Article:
A two-sided Fisher's exact test was performed to identify the odds of endocrine disorders among those exposed compared with those unexposed. Risk among those exposed (0.0194) did not differ from the risk among those unexposed (0.0069), with a risk difference of 0.0125. The risk ratio was 2.796 (95% CI: 0.352, 22.163, P = .458). Children who were regularly exposed to lavender or tea tree essential oils experienced the same risk of endocrine disorders as those who were not exposed.
3.4. Dose–response relationship
Binary logistic regression was performed to evaluate the impact of exposure to lavender and tea tree essential oils on the likelihood that children would develop endocrine system disorders as compared with those who were not exposed. The model contained 6 demographic control variables and the exposure variable of quantity of lavender/tea tree exposures. The full model containing all predictors was not statistically significant: χ  (18, N = 552) = 15.25, P = .645. The odds ratio for pediatric endocrine disorders for children exposed to lavender and tea tree essential oils versus those who were unexposed was 1.001 (95% CI: 0.853, 1.175, P = .989). There was no difference in endocrine-related outcomes among children who use lavender or tea tree essential oil-containing products and children who do not.
As shown in Table 3, none of the predictor variables in the model were significant at the P = 0.05 level, with the exception of race (Black). The odds ratio for Black children was 26.51 (95% CI: 1.264, 556.459). However, this sample only included 5 Black children and the confidence interval is extremely large, so the results should be interpreted with caution. A sensitivity analysis was conducted by removing each variable, one at a time, and re-running the analysis. The predictors remained insignificant in each additional analysis. The model as a whole explained between 2.7% (Cox and Snell R square) and 17.8% (Nagelkerke R squared) of the variance in endocrine disorders. This indicates that some other factor is responsible for endocrine disorders among these children.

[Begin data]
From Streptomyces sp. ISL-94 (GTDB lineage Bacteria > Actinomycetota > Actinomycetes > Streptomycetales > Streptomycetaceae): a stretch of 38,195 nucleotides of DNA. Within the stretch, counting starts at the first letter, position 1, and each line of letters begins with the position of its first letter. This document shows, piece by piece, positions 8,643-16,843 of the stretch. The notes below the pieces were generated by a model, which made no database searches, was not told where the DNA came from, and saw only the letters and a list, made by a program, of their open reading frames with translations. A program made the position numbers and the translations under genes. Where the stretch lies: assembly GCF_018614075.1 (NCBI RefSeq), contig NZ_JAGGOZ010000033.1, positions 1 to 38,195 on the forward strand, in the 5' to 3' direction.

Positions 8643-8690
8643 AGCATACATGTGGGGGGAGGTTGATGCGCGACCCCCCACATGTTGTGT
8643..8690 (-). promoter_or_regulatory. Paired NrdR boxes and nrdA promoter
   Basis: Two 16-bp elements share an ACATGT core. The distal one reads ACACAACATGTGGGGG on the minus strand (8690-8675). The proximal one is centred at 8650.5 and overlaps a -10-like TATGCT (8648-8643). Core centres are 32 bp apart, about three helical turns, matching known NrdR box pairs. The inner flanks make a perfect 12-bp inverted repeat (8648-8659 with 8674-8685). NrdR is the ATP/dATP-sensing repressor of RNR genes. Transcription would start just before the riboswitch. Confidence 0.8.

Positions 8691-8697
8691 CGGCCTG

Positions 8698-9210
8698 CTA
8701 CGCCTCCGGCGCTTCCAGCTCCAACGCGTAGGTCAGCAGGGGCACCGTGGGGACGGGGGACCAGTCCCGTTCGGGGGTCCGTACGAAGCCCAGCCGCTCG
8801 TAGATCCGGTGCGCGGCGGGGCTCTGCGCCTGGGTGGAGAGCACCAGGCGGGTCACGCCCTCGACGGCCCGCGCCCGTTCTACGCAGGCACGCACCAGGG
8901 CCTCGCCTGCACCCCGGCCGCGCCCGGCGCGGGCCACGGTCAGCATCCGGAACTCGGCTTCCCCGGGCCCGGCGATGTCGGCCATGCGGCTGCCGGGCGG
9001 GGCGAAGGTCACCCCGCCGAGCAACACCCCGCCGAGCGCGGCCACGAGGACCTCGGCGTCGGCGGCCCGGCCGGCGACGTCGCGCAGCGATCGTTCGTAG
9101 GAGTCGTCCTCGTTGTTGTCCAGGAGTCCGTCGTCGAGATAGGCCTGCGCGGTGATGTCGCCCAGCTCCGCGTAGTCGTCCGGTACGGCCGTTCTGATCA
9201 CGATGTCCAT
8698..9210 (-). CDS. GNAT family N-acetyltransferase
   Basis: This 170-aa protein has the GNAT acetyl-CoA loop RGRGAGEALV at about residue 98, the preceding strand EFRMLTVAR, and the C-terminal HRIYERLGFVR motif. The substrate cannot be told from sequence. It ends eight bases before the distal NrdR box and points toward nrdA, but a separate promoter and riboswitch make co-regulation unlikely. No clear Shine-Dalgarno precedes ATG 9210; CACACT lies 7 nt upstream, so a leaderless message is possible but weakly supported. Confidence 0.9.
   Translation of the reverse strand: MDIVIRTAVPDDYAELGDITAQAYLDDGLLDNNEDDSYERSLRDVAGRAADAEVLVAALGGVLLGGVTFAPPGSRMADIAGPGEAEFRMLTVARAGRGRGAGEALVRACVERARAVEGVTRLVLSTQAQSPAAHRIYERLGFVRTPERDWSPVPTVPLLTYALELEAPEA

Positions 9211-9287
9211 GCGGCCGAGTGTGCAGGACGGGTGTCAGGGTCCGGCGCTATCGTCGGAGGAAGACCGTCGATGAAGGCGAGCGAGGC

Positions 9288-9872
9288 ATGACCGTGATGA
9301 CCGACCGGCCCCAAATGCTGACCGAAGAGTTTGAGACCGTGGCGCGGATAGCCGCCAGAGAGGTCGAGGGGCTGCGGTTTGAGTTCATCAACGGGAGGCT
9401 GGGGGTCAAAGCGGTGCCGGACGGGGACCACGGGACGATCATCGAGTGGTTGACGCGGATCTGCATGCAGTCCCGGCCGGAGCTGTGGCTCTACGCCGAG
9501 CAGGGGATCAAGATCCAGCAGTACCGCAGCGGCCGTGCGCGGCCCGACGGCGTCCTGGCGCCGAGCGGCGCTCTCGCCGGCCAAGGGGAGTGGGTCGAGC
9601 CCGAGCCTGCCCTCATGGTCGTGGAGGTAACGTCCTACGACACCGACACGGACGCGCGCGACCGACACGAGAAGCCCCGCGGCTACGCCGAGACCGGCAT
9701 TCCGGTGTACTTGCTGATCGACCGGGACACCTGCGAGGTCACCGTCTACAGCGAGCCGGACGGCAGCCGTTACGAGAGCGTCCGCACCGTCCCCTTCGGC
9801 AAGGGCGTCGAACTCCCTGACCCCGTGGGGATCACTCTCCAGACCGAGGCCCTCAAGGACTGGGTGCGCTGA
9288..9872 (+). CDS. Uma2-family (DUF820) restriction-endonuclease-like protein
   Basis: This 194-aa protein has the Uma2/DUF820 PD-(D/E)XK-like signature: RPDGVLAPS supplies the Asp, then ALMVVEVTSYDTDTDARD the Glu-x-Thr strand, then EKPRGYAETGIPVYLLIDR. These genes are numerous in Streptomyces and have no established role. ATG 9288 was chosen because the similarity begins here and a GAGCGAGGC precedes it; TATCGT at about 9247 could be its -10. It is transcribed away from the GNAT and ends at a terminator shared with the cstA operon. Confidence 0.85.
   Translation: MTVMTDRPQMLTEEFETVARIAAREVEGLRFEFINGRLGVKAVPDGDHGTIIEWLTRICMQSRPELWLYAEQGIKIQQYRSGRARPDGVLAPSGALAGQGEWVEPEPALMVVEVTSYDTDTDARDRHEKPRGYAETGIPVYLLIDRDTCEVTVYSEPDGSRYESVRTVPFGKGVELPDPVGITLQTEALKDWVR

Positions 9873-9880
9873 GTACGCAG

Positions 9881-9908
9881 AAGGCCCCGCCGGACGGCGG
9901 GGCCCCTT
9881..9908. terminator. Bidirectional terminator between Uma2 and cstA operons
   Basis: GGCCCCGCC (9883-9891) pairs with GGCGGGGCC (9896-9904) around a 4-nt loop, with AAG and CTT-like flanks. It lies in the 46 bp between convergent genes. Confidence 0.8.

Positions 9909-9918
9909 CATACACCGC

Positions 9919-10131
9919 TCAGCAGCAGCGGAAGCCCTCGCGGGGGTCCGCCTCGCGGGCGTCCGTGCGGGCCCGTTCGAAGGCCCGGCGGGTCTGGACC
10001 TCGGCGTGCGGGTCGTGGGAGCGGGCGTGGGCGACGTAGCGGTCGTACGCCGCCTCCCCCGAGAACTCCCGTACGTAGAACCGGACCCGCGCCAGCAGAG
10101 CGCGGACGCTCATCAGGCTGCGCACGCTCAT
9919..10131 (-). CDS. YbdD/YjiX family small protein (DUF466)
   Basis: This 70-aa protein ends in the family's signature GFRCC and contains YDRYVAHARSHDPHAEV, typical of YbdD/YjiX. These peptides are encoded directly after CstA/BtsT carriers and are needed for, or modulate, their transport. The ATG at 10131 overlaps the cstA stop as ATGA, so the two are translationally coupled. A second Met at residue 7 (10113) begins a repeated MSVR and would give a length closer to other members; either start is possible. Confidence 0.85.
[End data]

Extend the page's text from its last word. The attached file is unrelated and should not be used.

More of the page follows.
Table 3. Logistic regression on endocrine disruption.
Predictor Predictor B SE OR 95% CI P value
Exposure 0.001 0.082 1.001 0.8527, 1.1753 .989
Sex (female) 0.778 0.761 2.176 0.4901, 9.6637 .307
Race Black 3.278a 1.553a 26.5170a 1.2636, 556.4598a .035a
Hispanic 2.112 1.332 9.1270 0.6702, 124.2978 .097
Other− 0.089 1.140 1.0934 0.1170, 10.2188 .938
Paternal education Some college 0.785 1.452 2.1933 0.1274, 37.7613 .589
Collegedegree 0.834 1.455 2.3029 0.1330, 39.8615 .566
Graduate degree 1.801 1.505 6.0813 0.3812, 116.2211 .230
Doctoral degree 1.512 1.824 4.5352 0.1270, 162.0109 .407
Maternal education Some college −1.281 1.344 0.2778 0.0199, 3.8735 .341
College degree −1.781 1.404 0.1684 0.0108, 2.6389 .205
Graduate degree −1.238 1.493 0.2899 0.1550, 5.4231 .407
Doctoral degree −2.142 1.820 0.1174 0.0033, 4.1596 .239
Income $50,000-$74,999 −1.257 1.326 0.2844 0.0212, 3.8225 .343
$75,000-$99,999 -.0948 1.314 0.3874 0.0295, 5.0892 .471
$100,000-$149,999 −0.950 1.169 0.3866 0.0390, 3.8287 .417
$150,000 + −0.570 1.164 1.7691 0.0181, 17.3350 .624
Age 0.138 0.096 1.1477 0.9501, 1.3865 .153
aBold = significant at the P < 0.05 level.
bB = coefficient; SE = standard error; OR = odds ratio; CI = confidence interval.
3.5. Additional analyses